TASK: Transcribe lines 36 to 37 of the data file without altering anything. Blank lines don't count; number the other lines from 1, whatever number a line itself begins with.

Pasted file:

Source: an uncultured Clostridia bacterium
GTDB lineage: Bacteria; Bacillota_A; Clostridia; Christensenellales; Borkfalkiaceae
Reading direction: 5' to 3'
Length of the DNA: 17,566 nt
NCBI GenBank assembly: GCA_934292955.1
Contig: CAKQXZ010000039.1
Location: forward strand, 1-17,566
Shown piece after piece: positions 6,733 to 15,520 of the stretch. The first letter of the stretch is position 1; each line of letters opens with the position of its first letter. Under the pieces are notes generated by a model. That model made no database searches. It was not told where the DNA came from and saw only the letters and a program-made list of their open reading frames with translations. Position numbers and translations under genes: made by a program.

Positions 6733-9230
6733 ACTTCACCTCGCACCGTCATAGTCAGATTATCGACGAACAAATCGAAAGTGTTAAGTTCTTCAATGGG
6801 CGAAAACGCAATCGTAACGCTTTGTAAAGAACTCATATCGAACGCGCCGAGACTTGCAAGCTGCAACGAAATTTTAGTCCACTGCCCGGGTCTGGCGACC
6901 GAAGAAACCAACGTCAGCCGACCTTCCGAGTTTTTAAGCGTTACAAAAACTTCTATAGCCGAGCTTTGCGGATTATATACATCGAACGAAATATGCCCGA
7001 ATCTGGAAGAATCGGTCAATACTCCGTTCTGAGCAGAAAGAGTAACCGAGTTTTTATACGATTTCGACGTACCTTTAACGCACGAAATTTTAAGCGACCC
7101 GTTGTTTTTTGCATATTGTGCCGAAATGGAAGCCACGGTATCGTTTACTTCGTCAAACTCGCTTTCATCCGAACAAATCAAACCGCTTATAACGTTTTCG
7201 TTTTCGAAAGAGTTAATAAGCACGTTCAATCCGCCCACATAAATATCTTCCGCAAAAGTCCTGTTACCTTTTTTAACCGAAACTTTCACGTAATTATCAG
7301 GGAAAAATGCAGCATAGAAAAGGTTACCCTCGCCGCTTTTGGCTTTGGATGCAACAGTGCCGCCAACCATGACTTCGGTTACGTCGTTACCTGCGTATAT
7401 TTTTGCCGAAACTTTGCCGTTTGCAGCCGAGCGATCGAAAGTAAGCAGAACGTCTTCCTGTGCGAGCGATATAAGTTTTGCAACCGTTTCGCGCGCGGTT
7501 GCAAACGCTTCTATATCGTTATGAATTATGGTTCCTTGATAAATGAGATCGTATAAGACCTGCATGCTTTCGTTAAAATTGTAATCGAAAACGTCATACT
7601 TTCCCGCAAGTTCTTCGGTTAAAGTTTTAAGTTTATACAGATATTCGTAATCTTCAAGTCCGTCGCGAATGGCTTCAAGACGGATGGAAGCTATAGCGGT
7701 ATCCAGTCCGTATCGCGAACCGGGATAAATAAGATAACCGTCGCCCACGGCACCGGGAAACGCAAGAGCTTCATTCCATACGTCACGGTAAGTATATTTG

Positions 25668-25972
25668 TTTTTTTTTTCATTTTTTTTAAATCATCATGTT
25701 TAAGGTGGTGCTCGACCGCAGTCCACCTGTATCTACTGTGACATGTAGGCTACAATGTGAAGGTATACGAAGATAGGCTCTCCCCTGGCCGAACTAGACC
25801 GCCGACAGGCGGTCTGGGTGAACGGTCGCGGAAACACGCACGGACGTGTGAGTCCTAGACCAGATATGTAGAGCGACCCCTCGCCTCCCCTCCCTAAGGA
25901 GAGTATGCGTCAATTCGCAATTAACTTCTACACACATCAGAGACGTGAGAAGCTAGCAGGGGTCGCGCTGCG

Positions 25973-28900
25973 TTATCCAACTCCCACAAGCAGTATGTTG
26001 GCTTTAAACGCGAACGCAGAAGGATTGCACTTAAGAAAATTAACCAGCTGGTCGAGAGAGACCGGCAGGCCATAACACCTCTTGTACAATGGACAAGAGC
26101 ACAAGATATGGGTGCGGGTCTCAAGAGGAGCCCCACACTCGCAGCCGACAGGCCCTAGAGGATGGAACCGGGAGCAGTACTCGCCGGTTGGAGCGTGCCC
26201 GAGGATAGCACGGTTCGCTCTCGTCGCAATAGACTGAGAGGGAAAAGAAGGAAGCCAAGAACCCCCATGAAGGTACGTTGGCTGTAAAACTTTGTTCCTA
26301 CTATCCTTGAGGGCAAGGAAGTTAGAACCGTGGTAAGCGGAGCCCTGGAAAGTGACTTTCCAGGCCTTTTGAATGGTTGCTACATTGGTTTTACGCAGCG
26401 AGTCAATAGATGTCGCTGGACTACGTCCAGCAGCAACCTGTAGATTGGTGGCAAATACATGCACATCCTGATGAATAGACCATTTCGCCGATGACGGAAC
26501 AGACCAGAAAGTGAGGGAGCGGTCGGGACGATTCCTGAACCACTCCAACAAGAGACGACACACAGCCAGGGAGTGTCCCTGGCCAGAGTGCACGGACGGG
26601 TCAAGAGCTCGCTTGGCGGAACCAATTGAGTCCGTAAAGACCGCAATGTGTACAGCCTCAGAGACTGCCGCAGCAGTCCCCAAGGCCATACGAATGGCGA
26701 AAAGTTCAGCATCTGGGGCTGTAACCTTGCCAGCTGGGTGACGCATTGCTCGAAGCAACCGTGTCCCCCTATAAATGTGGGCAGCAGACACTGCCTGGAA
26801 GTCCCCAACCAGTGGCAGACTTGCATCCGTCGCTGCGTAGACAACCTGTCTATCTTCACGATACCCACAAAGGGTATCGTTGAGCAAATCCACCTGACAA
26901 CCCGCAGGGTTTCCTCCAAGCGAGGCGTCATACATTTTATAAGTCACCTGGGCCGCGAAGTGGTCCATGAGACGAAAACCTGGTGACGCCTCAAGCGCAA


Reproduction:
26801 GTCCCCAACCAGTGGCAGACTTGCATCCGTCGCTGCGTAGACAACCTGTCTATCTTCACGATACCCACAAAGGGTATCGTTGAGCAAATCCACCTGACAA
26901 CCCGCAGGGTTTCCTCCAAGCGAGGCGTCATACATTTTATAAGTCACCTGGGCCGCGAAGTGGTCCATGAGACGAAAACCTGGTGACGCCTCAAGCGCAA